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Elizabeth Olsen: Five thoughts on the rise of Wanda

Elizabeth Olsen stars as Wanda Maximoff in “Doctor Strange in the Multiverse of Madness.” (Jay Maidment)
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Elizabeth Olsen was a supporting player as Wanda Maximoff in the Avengers movies, the largest superhero gathering ever seen on-screen. But when “WandaVision” arrived at the beginning of 2021, on its way to Twitter domination and meme glory, Olsen became a headliner.

Heading into her starring role in “Doctor Strange in the Multiverse of Madness,” the pecking order at Marvel has changed. Thanos? Who’s that? It’s all about the Scarlet Witch now. Even in a sequel designated for titular star Benedict Cumberbatch.

Olsen has barely had time to adjust to her transition of being the next big thing in the MCU. She went straight into filming on the “Doctor Strange” sequel after finishing her stint on “WandaVision,” working in a bubble that didn’t allow her to fully grasp how her Marvel experience had changed.

Olsen talked to The Washington Post about her character’s rise. (Responses have been condensed.)

On the popularity of ‘WandaVision’:

I’m still surprised by the “WandaVision” response. It was a shocker. We didn’t have expectations. We were kind of the first of our [type of] show, going from these film characters that we know into television. The first of the Marvel Disney Plus series. We didn’t feel like there was an expectation that we had to surpass because we were doing something new.

Now I have a totally different fear of expectations for this film because I actually understand the expectations a little bit better with my experiences at Marvel. The pressure feels different on this job. I didn’t know whether people would care, when I was filming “Doctor Strange,” about Wanda’s journey. The response from “WandaVision,” I think, is an incredible fuel for this film.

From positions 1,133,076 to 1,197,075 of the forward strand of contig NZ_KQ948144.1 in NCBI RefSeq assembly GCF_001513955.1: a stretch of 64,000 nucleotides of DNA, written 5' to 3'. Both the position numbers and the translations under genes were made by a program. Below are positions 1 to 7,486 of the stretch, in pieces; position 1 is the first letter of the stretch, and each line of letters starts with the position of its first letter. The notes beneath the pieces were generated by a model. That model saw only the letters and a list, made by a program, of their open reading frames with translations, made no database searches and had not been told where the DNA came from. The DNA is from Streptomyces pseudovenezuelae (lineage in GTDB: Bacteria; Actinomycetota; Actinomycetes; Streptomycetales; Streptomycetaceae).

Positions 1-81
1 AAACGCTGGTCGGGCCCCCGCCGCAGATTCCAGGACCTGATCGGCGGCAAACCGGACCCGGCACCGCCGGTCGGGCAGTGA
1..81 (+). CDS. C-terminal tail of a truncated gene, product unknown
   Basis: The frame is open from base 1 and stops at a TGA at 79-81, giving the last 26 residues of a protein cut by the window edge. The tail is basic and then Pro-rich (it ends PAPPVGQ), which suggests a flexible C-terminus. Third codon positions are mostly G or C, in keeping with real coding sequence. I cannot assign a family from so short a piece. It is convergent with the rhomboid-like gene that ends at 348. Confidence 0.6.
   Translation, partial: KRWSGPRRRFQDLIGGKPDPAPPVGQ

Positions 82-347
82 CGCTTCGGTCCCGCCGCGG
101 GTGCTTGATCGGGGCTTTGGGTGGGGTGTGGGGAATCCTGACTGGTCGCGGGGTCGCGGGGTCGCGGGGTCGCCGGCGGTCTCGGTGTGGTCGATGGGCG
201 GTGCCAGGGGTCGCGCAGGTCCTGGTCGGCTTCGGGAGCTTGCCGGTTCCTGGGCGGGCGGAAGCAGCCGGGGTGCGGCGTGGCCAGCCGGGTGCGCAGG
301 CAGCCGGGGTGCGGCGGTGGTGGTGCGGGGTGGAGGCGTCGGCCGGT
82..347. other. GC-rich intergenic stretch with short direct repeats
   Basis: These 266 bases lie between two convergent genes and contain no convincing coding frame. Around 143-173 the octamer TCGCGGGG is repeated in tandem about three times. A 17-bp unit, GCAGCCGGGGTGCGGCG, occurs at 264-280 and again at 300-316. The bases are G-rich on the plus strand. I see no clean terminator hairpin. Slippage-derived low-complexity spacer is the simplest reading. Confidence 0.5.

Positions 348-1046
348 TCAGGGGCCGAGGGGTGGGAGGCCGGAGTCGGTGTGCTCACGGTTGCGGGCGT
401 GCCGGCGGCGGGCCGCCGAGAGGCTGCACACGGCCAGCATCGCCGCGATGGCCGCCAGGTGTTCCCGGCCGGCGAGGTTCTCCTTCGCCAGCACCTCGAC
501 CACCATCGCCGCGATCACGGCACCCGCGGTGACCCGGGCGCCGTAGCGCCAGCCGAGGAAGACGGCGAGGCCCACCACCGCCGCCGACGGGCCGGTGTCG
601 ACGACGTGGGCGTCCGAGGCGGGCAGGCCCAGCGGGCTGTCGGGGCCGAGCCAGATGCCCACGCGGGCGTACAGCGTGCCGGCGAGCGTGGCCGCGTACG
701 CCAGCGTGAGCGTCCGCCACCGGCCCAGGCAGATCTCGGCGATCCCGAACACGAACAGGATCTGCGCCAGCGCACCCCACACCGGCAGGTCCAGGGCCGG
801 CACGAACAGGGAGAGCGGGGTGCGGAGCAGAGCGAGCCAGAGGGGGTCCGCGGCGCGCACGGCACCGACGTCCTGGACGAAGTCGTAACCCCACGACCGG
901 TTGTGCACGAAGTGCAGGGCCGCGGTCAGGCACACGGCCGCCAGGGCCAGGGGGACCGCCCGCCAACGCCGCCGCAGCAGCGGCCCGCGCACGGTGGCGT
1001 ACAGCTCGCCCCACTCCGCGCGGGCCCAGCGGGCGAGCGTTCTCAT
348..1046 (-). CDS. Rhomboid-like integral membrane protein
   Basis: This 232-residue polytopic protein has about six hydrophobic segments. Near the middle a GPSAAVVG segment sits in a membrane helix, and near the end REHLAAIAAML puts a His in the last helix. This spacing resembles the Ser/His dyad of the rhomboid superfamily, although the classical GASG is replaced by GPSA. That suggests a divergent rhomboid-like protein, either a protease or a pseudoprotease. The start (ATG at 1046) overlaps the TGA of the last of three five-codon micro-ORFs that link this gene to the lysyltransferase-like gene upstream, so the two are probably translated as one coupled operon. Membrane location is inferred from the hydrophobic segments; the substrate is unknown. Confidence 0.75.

On the show’s experimentation:

I felt like we were in a place where we could fail. It felt very freeing being on that job. I also love so many different types of acting … and to be able to do multiple genres in one show is such a gift.

All I wanted with “Doctor Strange” was to make sure that we continued to see different parts of her and to continue to advance her. To not be repetitive. Hopefully people now have this built-in empathy for [Wanda], which is a really amazing way to get into this film.

On the MCU multiverse plots, in ‘Spider-Man: No Way Home,’ ‘Multiverse of Madness’ and others:

As long as these films continue to mean something beyond it being about superheroes saving the world and also have an added element of myth or folklore or cautionary tales, then if the stories are worth telling then they make an impact. I appreciate that that continues to be the goal for [Marvel Studios President] Kevin Feige.

On sharing the spotlight with Benedict Cumberbatch:

He’s a really fabulous actor, and I was excited to collaborate with him and to have him challenge me and for me to try to challenge him and to have a healthy work relationship in that way. I think these characters are meant to be in the same world together. It’s exciting that we actually get to put them in the same world because they have an understanding of each other. They’re both kind of independents in a way.

On where the Scarlet Witch can go from here:

I never really had the expectations of even what I’ve already been able to do. I feel really grateful for all the opportunities that I’ve been given in the past few years with Marvel. As long as there’s a good story to tell, I’m interested in telling it.